In Appeal, Gay Marriage Opponents Seek to Regulate Sexual Behavior

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Gerry Bello's picture
Discredited researcher Mark Regnerus's feels gay marriage will lead to bad things; very bad things. Photo courtesy of

By Gerry Bello

The Ninth Circuit Court of Appeals is currently hearing several major cases relating to gay marriage. Rulings on one or all of them can be expected in within weeks. The cases challenge laws prohibiting gay marriage in Hawaii, Nevada, Idaho and Arizona. Intervention by additional private parties seeking to maintain a ban on gay marriage have happened in two of those cases.

Intervention in a court case is uncommon. It is a legal maneuver by which a party files a motion, friendly or not, to be added to a case as a party, typically as a defendant. Friendly intervenors are typically brought in to a case because they come with finances, legal expertise and other resources. Two of the the gay marriage cases before the Ninth Circuit Court of Appeals (Nevada and Hawaii) have seen private groups enter the case as intervenors, in order to assist those States' defense of legislation banning gay marriage. The text of their appeals are instructive as to their actual motivations and thinking.

In the Hawaii case, Jackson v. Abercrombie, the district court dismissed the appeal as moot because the law in question had been repealed by the legislature. The Hawaii family forum has appealed that dismissal hoping that another case, such as the one in Nevada (Sevick v. Sandoval) will be found in favor of a gay marriage ban. This would in turn allow the case to become a challenge to the new Hawaii law instead of a defense of the restrictive older law.

In Nevada's Sevick v. Sandoval, the intervenors brief is even more telling in its attack on gay marriage and the background of its authors and supporters. Written on behalf of the Nevada Coalition for the Protection of Marriage, it rests on flawed social science and naked religious appeals. It states in part “The man-woman meaning at the core of the marriage institution does and will influence people and guide their conduct now and in the coming generations in ways positive and beneficial to children generally, to the generality of adults, and to our Nation’s commitment to religious liberties.” Their claim rests on the concept that children in Elko will come to know that other children have same-gender parents in Las Vegas and their parents religious freedom will be somehow undermined.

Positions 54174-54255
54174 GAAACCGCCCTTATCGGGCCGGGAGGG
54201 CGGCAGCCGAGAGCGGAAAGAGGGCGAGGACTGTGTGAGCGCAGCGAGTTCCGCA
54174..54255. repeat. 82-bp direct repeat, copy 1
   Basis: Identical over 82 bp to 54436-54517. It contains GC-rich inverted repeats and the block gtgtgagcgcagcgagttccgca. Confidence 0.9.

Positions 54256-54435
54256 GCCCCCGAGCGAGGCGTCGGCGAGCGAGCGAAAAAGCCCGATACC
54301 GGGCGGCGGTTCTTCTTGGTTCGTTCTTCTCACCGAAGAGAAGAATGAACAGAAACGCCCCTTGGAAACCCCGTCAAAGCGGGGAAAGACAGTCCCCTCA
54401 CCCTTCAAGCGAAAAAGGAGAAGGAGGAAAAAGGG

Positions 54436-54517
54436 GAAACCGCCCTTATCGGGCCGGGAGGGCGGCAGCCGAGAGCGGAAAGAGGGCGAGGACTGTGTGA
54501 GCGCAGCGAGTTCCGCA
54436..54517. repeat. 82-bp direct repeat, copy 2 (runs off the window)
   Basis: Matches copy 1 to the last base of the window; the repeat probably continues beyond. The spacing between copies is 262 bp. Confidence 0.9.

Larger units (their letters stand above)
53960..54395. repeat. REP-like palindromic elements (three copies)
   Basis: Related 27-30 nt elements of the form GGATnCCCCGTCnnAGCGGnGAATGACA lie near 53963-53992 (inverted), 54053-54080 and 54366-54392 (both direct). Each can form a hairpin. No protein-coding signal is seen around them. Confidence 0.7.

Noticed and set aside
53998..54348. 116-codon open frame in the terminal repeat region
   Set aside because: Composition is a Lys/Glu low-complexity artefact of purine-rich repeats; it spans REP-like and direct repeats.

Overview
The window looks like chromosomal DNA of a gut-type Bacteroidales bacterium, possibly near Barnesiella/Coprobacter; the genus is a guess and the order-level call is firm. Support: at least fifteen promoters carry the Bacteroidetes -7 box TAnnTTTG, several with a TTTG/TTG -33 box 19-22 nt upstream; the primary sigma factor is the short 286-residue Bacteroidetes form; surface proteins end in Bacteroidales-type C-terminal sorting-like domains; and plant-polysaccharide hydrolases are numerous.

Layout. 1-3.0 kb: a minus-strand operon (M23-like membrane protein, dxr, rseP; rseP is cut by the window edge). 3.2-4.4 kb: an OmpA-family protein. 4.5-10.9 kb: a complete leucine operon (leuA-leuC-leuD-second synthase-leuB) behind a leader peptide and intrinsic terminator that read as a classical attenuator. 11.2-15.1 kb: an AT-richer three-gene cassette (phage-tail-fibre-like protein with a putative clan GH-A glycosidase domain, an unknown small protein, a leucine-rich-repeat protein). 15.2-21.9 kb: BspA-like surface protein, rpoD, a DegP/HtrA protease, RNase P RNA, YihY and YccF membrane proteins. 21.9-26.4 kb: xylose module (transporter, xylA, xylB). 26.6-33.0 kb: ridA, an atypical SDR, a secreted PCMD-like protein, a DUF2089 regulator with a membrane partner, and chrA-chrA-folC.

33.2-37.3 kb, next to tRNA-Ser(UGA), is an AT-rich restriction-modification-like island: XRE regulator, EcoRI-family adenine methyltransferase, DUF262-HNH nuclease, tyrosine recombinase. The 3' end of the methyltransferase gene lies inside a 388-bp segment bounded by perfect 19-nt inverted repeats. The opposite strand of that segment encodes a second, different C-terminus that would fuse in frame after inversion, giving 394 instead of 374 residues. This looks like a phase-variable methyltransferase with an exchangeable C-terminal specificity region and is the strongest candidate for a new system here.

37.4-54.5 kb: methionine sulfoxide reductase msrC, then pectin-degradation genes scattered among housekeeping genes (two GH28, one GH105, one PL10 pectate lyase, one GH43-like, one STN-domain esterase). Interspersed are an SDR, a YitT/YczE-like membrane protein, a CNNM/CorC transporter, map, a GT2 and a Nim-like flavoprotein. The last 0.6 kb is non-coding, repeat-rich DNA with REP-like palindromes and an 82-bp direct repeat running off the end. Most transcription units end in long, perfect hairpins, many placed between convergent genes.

The brief goes further in claiming that a same-sex couple being married is damaging to the religious freedom of those citizens who are straight. “A court-imposed change in the definition of marriage inevitably would create a wide variety of religious-freedom conflicts for individuals who object to genderless marriage on religious grounds.” The presumed infringement would be the infringement on the right of para-church organizations and private companies to deny benefits to same-sex couples based on religious doctrine.

From the writing of the brief, the Nevada Coalition for the Protection of Marriage clearly finds lesbian couple more objectionable than gay couples. They state “Man-woman marriage teaches an important cluster of norms and ideals: of a child knowing and being reared by her mother and father, of a child being raised by parents who can at the very least give her the benefits of gender complementarity, and of a child experiencing a father rather than fatherlessness in the home.” The selection of the genders of both child and parents in this quote clearly show that this private group has intervened preserve the benefits of daddy having control over his little girl regardless of what mommy wants. Thus a ruling in this case against the plaintiffs could conceivably also be used or cited in subsequent attacks on the institution of divorce, on child custody, and other family court issues.